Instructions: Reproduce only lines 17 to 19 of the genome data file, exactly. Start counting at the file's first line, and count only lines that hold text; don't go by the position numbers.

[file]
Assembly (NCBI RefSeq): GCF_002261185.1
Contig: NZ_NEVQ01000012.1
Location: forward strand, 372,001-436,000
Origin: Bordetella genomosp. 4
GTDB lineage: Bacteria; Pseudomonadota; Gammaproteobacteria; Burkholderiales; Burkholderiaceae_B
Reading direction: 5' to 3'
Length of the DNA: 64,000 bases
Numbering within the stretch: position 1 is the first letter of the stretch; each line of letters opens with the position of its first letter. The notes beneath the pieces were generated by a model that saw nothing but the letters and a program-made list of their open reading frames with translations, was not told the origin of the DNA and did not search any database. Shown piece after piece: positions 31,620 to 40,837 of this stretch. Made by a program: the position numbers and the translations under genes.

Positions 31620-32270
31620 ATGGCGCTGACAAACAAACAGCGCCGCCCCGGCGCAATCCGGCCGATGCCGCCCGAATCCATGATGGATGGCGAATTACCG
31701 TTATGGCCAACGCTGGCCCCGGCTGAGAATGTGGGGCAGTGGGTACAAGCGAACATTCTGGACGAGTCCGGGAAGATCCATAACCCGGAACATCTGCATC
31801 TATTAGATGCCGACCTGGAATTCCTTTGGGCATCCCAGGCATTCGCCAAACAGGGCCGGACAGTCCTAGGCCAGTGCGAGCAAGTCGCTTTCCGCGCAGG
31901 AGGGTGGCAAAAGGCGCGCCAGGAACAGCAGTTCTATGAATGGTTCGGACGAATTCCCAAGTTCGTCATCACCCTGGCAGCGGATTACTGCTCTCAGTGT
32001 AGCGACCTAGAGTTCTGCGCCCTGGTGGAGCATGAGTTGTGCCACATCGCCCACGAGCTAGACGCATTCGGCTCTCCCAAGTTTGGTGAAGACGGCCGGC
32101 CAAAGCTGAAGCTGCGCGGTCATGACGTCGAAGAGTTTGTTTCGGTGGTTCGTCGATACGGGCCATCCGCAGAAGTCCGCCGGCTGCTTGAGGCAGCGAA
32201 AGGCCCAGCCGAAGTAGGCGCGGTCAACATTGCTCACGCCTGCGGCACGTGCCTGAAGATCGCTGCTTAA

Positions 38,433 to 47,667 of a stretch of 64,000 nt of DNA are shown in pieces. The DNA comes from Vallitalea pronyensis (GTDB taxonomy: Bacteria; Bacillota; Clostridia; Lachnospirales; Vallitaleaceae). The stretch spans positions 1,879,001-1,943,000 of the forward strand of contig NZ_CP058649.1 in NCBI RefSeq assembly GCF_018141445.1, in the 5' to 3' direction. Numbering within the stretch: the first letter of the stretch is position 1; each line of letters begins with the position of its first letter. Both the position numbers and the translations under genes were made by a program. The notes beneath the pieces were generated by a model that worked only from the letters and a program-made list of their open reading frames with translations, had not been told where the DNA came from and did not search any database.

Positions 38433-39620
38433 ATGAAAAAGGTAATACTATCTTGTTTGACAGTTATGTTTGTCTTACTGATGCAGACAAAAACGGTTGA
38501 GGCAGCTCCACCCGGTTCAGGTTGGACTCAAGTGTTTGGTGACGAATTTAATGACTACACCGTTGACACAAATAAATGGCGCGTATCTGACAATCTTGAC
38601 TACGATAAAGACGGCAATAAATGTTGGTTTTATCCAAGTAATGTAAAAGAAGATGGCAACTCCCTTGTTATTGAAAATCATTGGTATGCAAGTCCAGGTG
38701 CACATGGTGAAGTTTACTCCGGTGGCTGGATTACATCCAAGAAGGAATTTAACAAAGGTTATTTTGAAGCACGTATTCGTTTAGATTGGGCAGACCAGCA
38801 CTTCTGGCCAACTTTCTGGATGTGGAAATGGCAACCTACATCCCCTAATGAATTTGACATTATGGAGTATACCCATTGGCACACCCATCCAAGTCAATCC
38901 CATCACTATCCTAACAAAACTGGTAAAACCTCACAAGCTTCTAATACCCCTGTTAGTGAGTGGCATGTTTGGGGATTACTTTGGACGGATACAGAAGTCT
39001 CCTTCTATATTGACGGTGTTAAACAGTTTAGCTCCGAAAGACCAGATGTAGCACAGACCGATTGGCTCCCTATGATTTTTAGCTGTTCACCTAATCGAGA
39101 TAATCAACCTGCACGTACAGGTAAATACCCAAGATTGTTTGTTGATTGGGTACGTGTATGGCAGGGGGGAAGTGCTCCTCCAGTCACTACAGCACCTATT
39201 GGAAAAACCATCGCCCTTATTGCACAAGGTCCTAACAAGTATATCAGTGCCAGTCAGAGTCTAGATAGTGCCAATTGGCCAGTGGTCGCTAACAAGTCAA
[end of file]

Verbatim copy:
Positions 38,433 to 47,667 of a stretch of 64,000 nt of DNA are shown in pieces. The DNA comes from Vallitalea pronyensis (GTDB taxonomy: Bacteria; Bacillota; Clostridia; Lachnospirales; Vallitaleaceae). The stretch spans positions 1,879,001-1,943,000 of the forward strand of contig NZ_CP058649.1 in NCBI RefSeq assembly GCF_018141445.1, in the 5' to 3' direction. Numbering within the stretch: the first letter of the stretch is position 1; each line of letters begins with the position of its first letter. Both the position numbers and the translations under genes were made by a program. The notes beneath the pieces were generated by a model that worked only from the letters and a program-made list of their open reading frames with translations, had not been told where the DNA came from and did not search any database.

Positions 38433-39620
38433 ATGAAAAAGGTAATACTATCTTGTTTGACAGTTATGTTTGTCTTACTGATGCAGACAAAAACGGTTGA